Governor urges caution on Northern Minnesota mining

Iron Range newsToday the three largest newspapers on the Iron Range published another edition of their “MINE” special section. Like “MINE,” “MINE II” is a collection of stories about northern Minnesota mining, stressing its positive impact on communities. Normally I would just let this stand, but I did see something really interesting: Gov. Mark Dayton declared his neutrality on the issue of nonferrous mining in northern Minnesota until the environmental review process is complete.

Bear in mind that public officials were invited to write commentaries for this section knowing that it was a pro-mining publication. Dayton has signed legislation and executive orders trying to streamline or hurry-up the arduous permitting process. He could have just said that. But the governor’s comments here were refreshingly, unexpectedly reserved.

Here’s the thing. I’m not against new northern Minnesota mining either. But, like in the story Dayton tells about the Butler and LTV layoffs, I have stared into the faces of mining layoffs. My dad, then a diesel mechanic, was laid off several times during my childhood. One of my first grown-up jobs was monitoring a youth job training program. When LTV shut down, I was deputized into the “resume technician corps.” For a few days, miner after miner brought me their original 1970s or 1980s vintage resume for a 2001 makeover, hoping beyond hope to get the same job they had then somewhere else on the Range. They had families, bills and mortgages. And there were no good options.

It’s true. It shouldn’t take ten years to determine whether or not a project is environmentally sound or not. But we shouldn’t fall over ourselves supporting or opposing things until we know what’s what. And we should not forget the booms and busts of mining, the emotional toll. As I’ve said before, in the 21st century when a company tells a community they want to mine, it’s not like winning a lottery. It’s a product of geology and economics.We enter into a negotiation, not a pep rally. The mining company will protect its interests; the community must do the same. Communities that fail to do this are exploited. Every. Single. Time.

Mining is necessary to the human race and has gone on here for a long time. It’s possible that these new mines could happen in a way that works. But we must not govern out of desperation. New northern Minnesota mining jobs are only one small part of the monumental task of making the Iron Range region’s economy and culture healthy again.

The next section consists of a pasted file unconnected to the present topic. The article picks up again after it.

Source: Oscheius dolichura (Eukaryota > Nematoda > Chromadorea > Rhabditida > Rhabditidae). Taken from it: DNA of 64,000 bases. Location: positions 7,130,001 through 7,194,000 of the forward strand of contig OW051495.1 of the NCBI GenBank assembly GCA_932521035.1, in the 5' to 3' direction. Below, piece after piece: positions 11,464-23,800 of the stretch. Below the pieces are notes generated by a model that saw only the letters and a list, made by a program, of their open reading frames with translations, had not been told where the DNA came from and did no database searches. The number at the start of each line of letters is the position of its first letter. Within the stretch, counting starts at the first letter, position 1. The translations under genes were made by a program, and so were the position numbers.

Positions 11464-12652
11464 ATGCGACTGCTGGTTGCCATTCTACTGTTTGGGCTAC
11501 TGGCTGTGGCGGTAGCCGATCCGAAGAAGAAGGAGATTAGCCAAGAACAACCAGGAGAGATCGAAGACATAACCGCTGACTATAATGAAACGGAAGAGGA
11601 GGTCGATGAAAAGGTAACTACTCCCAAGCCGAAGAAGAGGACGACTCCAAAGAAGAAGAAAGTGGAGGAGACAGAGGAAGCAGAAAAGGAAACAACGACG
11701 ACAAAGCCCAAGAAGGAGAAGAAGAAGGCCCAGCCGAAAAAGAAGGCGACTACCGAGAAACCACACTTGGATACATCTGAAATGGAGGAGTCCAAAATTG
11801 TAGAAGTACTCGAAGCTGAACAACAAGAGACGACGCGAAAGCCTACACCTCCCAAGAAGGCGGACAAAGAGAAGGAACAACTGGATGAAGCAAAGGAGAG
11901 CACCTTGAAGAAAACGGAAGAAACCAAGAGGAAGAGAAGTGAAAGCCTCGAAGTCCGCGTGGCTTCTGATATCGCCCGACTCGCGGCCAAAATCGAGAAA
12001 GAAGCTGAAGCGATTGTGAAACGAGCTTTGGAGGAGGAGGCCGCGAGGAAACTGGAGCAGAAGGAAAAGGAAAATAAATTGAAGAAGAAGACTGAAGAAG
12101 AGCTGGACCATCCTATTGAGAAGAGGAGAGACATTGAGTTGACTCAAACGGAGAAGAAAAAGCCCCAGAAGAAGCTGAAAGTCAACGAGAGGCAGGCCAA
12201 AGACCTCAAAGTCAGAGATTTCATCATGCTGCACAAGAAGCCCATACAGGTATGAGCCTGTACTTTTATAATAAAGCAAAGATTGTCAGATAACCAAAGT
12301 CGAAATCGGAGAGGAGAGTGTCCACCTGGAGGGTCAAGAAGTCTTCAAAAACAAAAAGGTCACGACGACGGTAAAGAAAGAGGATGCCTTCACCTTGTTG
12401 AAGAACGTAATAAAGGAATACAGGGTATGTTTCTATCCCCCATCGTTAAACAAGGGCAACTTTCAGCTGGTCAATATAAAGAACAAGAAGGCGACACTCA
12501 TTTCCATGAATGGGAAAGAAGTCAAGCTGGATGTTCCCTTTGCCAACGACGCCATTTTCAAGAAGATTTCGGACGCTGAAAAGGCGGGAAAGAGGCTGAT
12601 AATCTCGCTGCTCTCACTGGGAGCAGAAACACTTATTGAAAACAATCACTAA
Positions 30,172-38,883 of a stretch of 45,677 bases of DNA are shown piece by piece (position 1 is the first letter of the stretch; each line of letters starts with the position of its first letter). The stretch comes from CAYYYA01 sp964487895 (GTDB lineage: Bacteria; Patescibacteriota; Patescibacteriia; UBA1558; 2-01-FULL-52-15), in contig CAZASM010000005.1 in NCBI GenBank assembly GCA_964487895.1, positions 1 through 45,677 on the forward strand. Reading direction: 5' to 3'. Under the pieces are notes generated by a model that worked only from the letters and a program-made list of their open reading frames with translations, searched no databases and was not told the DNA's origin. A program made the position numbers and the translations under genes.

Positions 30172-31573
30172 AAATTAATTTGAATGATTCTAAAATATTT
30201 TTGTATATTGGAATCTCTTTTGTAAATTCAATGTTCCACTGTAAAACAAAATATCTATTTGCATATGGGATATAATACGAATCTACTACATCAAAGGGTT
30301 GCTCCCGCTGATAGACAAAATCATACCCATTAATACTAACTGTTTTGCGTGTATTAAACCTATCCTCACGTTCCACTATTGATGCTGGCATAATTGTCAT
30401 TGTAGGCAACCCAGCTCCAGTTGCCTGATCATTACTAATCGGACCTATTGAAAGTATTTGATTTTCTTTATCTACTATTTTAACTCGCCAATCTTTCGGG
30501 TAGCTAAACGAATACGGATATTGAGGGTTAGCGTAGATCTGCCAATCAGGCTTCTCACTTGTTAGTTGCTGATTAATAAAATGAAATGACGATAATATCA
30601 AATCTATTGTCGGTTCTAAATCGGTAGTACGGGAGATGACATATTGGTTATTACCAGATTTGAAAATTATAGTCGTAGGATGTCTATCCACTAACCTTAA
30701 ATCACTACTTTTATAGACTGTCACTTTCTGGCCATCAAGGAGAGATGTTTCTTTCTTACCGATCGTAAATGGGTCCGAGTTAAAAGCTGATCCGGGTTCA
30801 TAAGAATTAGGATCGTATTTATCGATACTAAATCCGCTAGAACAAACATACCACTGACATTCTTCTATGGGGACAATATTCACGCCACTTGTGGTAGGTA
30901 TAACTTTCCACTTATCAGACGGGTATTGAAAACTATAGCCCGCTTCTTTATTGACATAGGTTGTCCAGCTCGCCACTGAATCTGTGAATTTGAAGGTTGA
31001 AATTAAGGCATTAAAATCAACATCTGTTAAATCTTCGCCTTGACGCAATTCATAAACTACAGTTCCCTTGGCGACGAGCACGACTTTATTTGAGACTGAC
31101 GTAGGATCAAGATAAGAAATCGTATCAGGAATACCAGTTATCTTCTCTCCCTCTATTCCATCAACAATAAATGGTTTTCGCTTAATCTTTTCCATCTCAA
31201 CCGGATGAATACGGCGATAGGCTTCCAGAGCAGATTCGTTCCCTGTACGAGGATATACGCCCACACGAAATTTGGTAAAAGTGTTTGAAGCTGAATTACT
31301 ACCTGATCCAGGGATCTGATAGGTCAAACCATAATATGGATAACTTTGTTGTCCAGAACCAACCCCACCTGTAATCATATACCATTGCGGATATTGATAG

1. Diversifying our economy in the north is a great idea. Having more jobs that are less vulnerable to busts is a great idea.

    The thing is stopping or slowing mine development in no way promotes either of those great ideas. Boom and bust isn’t great but it is better than just bust with no boom.

    Nobody who cares about the northern economy (sit down Twin Cities busybodies) should stand in the way of environmentally sound mining projects, and the environmental soundness should not be measured by the judgement of environmental groups and their lobbyists.

  2. Elanne Palcich says

    According to preliminary information submitted by EMR, the company hired by PolyMet to develop a workable mine plan, water pollution from the proposed mine and processing plant would require treatment for at least 500 years. According to current Minnesota law, a mining operation that would require perpetual treatment could not be permitted. The DNR (Lands and Minerals) is seeking to get around this by claiming that the treatment would not be perpetual; it would eventually end, sometime around 500 years from now. The same DNR has failed to require any of the existing taconite mines to meet existing state regulations for air and water quality. PolyMet’s mine proposal should have been terminated when the draft environmental impact statement received a failing grade from the EPA in 2010. The millions of dollars wasted on promoting this kind of low-grade, polluting mineral development in northeast Minnesota could have been put to use upgrading our towns and infrastructure, and the DNR could have used its authority to require taconite mining to clean up its operations–for the health of workers and their families, as well as the environment. Instead we are in the middle of a politically driven blitzkrieg to turn the Arrowhead into a resource colony for China and for global mining conglomerates, while the future well-being of our own children is totally disregarded.

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